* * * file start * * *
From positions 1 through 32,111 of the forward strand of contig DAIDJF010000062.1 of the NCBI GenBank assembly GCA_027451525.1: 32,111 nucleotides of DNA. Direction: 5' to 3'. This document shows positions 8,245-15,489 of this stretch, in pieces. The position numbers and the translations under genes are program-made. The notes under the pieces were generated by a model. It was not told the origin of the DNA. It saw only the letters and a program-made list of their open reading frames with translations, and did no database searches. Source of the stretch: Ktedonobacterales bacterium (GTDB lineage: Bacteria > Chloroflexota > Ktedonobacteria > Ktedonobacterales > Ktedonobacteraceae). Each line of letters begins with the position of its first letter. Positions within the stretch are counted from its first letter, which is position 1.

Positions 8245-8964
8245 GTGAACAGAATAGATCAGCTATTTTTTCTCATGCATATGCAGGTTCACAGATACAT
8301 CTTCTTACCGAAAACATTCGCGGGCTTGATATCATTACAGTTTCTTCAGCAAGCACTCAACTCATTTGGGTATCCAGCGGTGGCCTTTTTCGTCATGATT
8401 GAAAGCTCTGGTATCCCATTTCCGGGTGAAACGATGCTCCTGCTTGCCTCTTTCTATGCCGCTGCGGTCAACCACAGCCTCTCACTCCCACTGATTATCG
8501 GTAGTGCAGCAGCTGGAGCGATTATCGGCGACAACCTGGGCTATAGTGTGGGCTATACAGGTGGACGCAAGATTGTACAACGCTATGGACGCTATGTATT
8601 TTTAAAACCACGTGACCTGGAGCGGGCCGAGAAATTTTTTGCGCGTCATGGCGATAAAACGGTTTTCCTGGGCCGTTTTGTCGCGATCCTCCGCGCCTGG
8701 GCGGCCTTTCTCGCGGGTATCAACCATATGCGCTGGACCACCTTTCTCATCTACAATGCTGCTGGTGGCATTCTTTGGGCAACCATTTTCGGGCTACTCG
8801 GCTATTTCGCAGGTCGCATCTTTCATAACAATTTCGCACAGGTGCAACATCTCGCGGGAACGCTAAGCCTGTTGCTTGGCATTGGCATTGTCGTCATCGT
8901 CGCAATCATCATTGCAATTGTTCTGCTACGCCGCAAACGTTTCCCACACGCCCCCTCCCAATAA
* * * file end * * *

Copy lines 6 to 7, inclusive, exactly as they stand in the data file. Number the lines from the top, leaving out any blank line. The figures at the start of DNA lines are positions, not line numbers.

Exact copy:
8501 GTAGTGCAGCAGCTGGAGCGATTATCGGCGACAACCTGGGCTATAGTGTGGGCTATACAGGTGGACGCAAGATTGTACAACGCTATGGACGCTATGTATT
8601 TTTAAAACCACGTGACCTGGAGCGGGCCGAGAAATTTTTTGCGCGTCATGGCGATAAAACGGTTTTCCTGGGCCGTTTTGTCGCGATCCTCCGCGCCTGG